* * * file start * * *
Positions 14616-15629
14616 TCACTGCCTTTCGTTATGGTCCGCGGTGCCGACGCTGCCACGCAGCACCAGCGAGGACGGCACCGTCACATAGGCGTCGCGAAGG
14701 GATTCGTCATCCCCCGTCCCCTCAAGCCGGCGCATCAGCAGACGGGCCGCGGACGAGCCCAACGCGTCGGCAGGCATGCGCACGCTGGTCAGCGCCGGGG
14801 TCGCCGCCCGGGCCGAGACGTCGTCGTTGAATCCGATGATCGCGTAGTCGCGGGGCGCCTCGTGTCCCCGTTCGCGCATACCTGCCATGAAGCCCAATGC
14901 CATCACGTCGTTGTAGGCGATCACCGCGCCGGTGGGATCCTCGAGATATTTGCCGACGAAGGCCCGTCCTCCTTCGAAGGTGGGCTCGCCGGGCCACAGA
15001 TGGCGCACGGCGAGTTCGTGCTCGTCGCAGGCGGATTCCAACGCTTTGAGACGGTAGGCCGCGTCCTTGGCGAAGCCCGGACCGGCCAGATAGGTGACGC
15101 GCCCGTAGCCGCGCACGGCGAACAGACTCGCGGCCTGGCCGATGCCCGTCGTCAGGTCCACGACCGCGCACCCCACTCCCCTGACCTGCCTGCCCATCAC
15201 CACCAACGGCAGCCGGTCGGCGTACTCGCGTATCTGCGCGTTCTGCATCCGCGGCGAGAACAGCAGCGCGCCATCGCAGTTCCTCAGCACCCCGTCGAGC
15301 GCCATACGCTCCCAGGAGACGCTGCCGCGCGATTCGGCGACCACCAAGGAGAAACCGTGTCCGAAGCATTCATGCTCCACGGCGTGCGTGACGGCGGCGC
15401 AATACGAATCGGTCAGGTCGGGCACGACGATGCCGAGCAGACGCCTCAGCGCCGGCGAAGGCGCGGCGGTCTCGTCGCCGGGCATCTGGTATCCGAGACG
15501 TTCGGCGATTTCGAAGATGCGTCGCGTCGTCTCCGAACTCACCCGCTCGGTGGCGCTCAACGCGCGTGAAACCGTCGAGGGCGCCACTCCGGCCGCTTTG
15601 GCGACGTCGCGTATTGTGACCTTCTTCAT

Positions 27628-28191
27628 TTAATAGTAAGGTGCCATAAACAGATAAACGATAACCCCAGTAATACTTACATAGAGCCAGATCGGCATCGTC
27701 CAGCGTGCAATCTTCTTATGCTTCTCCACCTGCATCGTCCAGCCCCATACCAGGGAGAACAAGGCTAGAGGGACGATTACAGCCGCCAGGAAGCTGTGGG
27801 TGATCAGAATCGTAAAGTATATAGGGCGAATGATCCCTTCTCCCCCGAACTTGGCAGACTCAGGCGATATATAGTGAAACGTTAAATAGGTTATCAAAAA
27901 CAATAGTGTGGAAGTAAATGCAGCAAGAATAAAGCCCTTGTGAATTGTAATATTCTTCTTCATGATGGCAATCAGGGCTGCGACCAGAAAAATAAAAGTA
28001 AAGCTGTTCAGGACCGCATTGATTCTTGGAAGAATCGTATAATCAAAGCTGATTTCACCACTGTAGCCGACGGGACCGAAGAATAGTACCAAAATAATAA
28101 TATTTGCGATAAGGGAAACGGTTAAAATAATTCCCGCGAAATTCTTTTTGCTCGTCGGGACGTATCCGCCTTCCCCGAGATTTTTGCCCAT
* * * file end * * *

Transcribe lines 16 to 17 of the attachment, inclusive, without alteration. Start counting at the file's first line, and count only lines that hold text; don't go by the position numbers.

27801 TGATCAGAATCGTAAAGTATATAGGGCGAATGATCCCTTCTCCCCCGAACTTGGCAGACTCAGGCGATATATAGTGAAACGTTAAATAGGTTATCAAAAA
27901 CAATAGTGTGGAAGTAAATGCAGCAAGAATAAAGCCCTTGTGAATTGTAATATTCTTCTTCATGATGGCAATCAGGGCTGCGACCAGAAAAATAAAAGTA